Additionally, we can take comfort knowing that all students enrolled in a course have an equal opportunity to provide their feedback, irrespective of whether they attended the class when the evaluation was announced or whether they have a disability that can be negated through online technologies. So we are often reaching a broader range of respondents than prior to the transition to online evaluation – a huge plus.

The timely processing of results and making early interventions – be it via identifying areas of best practice and, where relevant, using that best practice in courses that are struggling – is vital for recurring engagement in the feedback process. And, let’s face it, the demand-driven market where understanding the student experience, and being nimble in affecting change, is critical for maintaining a competitive advantage.

Many Australian universities have been early adopters of our Bluepulse platform as they see value in speeding up the improvement cycle. Teaching staff and planning and quality assurance teams are eager to understand what initiatives have been implemented as a result of student feedback and how effective these initiatives are. As student evaluation is typically administered from a central unit, Bluepulse is received as a way of giving back to teaching staff so they can ask students the questions they feel are timely and pertinent for improving the student experience and teaching practice.

However, one of the major challenges that remains for Australian universities (as it is for UK universities) is how to engage students in a feedback process such that they feel they are affecting change. Some universities realise that end-of-term/semester evaluation is often not timely for implementing change in the course, nor for informing students what action has been taken to improve their current module experience. As a result, some universities have implemented mid-term/mid-semester evaluations, but often students perceive this as simply another survey, which may add to survey fatigue.

This is where we have witnessed that more flexible and timely interventions such as our Bluepulse platform demonstrate tangible benefit – the student provides regular feedback at a time that suits them and teaching staff implement timely improvements while including the students in this process. By the time the end-of-term/semester evaluation arrives, students are more likely to be engaged with the feedback process and feel more valued as a result of actively participating throughout the semester.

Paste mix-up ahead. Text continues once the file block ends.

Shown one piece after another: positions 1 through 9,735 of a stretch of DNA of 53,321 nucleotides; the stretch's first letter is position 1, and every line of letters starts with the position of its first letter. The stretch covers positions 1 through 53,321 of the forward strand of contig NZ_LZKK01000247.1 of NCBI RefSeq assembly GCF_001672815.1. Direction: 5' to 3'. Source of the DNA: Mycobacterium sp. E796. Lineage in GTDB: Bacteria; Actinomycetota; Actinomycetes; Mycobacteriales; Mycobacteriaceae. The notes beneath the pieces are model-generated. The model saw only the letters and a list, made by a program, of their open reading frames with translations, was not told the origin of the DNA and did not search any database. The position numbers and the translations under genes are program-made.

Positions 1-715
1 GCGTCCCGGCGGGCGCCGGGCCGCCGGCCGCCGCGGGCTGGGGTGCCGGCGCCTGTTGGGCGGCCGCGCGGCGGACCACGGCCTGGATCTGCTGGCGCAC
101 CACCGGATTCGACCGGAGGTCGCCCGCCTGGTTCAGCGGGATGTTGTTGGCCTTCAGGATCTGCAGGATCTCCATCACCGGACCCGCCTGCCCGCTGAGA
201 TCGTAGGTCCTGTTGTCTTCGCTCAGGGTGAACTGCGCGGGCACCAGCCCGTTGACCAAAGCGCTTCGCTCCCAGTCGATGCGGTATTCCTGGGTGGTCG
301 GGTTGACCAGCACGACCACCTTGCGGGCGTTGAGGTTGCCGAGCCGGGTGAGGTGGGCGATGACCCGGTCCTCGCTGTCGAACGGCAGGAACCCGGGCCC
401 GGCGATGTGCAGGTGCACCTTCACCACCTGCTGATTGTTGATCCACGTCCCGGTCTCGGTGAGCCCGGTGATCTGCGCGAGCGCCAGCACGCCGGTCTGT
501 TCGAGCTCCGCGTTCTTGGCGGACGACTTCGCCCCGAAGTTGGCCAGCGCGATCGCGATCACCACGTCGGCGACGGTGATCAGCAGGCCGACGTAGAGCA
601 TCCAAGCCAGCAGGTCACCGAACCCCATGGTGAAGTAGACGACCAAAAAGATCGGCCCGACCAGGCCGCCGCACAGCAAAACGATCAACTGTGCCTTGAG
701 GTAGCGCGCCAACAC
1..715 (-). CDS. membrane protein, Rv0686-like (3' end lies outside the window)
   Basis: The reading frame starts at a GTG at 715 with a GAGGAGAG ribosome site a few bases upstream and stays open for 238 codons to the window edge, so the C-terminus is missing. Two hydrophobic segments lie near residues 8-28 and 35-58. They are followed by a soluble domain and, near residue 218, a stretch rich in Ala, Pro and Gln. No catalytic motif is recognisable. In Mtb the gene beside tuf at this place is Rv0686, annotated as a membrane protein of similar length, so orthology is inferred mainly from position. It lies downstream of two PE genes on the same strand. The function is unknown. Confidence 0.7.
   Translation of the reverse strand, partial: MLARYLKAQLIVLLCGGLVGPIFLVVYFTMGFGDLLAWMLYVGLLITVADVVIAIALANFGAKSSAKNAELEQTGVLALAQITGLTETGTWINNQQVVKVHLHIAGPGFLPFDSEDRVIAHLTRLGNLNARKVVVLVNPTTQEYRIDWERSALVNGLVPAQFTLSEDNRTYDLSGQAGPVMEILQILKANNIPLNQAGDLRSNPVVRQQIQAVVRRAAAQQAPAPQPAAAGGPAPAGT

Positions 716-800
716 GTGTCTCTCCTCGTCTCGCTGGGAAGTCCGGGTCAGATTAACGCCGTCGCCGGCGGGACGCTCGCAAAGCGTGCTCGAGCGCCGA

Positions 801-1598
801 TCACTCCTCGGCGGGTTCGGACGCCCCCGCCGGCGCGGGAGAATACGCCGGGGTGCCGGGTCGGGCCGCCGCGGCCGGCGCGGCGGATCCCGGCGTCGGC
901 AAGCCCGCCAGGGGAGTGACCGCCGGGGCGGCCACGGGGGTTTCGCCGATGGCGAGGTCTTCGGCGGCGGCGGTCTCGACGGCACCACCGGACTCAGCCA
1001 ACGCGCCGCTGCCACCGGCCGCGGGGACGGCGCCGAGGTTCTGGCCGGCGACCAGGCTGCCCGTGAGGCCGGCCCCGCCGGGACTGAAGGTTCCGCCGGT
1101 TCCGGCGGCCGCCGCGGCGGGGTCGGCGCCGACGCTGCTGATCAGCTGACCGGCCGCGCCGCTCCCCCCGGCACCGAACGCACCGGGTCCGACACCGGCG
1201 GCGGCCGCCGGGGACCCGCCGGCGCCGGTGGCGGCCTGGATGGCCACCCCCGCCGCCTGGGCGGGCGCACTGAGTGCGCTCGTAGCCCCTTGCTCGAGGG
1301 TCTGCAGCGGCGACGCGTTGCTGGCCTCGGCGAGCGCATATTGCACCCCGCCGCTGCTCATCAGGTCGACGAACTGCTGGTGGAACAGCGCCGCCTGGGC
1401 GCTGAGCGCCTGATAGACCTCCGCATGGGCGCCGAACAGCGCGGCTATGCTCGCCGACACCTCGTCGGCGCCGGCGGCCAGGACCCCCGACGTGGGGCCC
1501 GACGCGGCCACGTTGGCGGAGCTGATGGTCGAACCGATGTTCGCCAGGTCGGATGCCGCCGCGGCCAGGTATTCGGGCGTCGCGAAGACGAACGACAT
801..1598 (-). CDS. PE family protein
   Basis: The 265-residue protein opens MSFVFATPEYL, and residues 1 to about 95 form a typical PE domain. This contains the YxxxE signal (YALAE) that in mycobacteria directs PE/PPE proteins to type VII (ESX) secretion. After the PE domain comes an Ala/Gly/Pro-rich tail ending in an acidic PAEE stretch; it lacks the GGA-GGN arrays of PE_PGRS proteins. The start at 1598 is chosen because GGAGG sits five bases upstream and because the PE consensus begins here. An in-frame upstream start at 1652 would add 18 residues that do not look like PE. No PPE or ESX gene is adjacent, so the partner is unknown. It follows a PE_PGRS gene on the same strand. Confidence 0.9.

In the next five years, we expect to see more ‘formative evaluation’ being used by academics in Australia. Students are demanding the ability to provide feedback anywhere and at any point in time, not just in a pre-determined window. They expect the results of their feedback and the resulting initiatives to be shared, and institutions will also want to understand how effective the initiatives are.

UK universities need to consider formative evaluation as part of their module evaluation mix. However, what is perhaps most telling from the Australia ‘case study’ is the importance and value of moving away from paper-based evaluation to online. Because of their size Australia universities are almost forced to make online work, and there are certainly learnings that comparator universities in the UK should adopt.


John Atherton is General Manager, Europe at Explorance



BlueCourse evaluationsHigher education